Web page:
But due to unforeseen health issues – namely chronic fatigue syndrome that made consistent training and results difficult – Nall-Richesson never got her second chance at individual Olympic gold.
“Initially, because of the symptoms – high fever and pain in my neck and heels – doctors thought it might be meningitis and considered doing a spinal tap,” she said. “I’ve never been what you’d call super sturdy health wise, but this was more than any of us expected.
“It was debilitating at times, and we never truly got over it with my training. We found ways to work around it.”
At 1996 Trials, Nall-Richesson came up short of making the team (finished 6th in the 200 breast), and four years beyond that, she swam so poorly at 2000 Trials that she didn’t even finish the meet.
“It was evident to me after I swam so badly in the first event that it didn’t make much sense to continue in my last event,” said Nall-Richesson, who won three gold medals at the 1993 Pan Pacific Championships and a bronze at the 1995 Pan American Games.
“Even as late as 2000, I was still feeling the effects of the virus that went undiagnosed for over a year, so my training wasn’t consistent, and it showed at Trials. It didn’t make much sense to keep swimming after that.”
Trials proved Nall-Richesson’s final competitive time in the water, retiring immediately following the meet.
Since then, she and Luke started a family – having son, Luther, and daughter, Sunny – and Nall-Richesson decided to take a different career path than the one she envisioned while earning her Communications degree at ASU.
Intrigued about what caused her own health issues during her career, she began studying health and the connection to what we eat and how it impacts athletic performance.
She became certified in nutrition through the Southwest Institute of Healing Arts and started working with young athletes and people about food – teaching them about what to eat to improve their performance and health.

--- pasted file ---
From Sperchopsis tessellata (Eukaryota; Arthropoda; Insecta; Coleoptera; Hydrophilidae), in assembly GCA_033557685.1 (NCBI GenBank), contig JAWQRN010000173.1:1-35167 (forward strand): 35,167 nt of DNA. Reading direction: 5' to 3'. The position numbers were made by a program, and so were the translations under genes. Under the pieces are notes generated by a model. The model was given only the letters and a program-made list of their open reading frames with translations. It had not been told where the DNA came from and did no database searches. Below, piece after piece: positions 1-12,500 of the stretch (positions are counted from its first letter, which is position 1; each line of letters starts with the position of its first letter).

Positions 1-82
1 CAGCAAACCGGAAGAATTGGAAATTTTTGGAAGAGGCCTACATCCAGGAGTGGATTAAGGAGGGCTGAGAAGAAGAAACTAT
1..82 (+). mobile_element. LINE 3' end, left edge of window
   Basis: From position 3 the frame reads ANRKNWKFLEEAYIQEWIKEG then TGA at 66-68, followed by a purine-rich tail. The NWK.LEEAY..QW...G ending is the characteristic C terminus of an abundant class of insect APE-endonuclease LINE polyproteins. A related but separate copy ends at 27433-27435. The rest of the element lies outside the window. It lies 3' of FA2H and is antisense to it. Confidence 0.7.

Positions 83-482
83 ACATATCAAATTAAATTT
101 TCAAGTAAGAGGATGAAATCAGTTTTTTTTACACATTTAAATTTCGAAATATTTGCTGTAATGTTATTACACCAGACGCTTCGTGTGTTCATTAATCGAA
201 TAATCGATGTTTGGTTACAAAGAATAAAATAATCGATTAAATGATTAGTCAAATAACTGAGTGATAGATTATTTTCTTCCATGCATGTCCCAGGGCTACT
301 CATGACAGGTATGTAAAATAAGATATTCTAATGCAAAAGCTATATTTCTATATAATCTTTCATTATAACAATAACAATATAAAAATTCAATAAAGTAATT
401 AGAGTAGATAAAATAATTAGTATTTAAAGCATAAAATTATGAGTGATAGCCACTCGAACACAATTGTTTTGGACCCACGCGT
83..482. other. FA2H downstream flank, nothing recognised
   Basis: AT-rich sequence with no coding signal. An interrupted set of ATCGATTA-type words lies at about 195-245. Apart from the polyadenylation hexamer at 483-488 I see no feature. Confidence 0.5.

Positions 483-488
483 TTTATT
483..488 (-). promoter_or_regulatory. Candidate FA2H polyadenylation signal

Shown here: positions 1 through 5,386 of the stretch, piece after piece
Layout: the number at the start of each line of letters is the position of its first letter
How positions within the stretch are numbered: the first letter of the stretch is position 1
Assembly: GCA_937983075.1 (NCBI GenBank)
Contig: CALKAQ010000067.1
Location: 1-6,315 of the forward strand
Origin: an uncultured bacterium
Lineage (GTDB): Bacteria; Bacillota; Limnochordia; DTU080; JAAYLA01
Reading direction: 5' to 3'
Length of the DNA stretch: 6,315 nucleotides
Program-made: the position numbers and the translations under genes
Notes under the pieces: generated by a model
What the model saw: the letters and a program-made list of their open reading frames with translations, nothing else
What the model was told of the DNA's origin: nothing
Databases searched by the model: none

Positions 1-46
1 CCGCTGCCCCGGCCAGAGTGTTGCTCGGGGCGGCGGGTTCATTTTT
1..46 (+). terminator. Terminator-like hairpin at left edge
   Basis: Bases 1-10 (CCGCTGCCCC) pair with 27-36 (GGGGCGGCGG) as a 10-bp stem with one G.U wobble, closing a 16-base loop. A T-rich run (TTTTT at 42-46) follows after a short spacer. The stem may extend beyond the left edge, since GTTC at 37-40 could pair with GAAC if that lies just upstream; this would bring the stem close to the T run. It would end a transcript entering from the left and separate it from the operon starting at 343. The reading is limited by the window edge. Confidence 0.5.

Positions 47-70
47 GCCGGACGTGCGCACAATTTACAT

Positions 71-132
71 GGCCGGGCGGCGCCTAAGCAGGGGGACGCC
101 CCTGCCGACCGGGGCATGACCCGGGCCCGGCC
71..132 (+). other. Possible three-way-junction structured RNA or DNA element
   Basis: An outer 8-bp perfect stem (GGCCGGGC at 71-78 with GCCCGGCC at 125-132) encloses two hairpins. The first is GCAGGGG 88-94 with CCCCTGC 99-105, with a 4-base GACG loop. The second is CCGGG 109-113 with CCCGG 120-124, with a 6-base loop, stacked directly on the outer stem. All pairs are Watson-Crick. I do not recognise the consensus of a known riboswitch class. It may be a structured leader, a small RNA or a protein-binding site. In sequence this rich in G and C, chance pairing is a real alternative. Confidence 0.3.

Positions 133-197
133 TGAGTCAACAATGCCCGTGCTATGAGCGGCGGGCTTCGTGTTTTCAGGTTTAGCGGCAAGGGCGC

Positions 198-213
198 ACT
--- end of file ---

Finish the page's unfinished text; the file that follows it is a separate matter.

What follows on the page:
“If they were having issues with food, what was in their food that was affecting their health?” she said. “I had similar issues when I was training and competing, but I didn’t know my problems were related to what I was eating. It’s great to work with young people in particular to help them figure out how eating right can help move them forward in their sport.”
She now runs Champion Powered Programs from her home in Denver, continuing to work with athletes to perform high performance health assessments and help them realize you are what you eat.
Nall-Richesson also is involved with the We’re All a Little Crazy program in New York, telling her own story about how she felt very alone and depressed when her health problems went undiagnosed for many years. ‘
“It’s really difficult to live inside your own head, knowing something is wrong with you and doctors can’t find out what it is and you start to question your own sanity,” she said. “It’s very lonely, so I enjoy presenting and participating in We’re All a Little Crazy to let other people know you don’t have to be alone. There are people and services out there that can help.”
She also said she is happy to tell her story whenever she can – and sing the praises of what swimming has given to her and how it has positively impacted her life.
“Swimming taught me persistence, grit and determination, in the pool and in life and when it came to figuring out what was causing me so many health problems,” said Nall-Richesson, who is also a certified life coach. “Swimming also taught me about the importance of discipline and structure and how those can set you up for success.
“I spent a lot of years frustrated by what happened to my swimming career, and I couldn’t talk about it for a long time. But I’ve done a lot of work on myself, and now I’m not only able, but I’m excited to talk about it. It was a chapter I needed to close, and now that I have, it’s opened up so many other opportunities and possibilities.”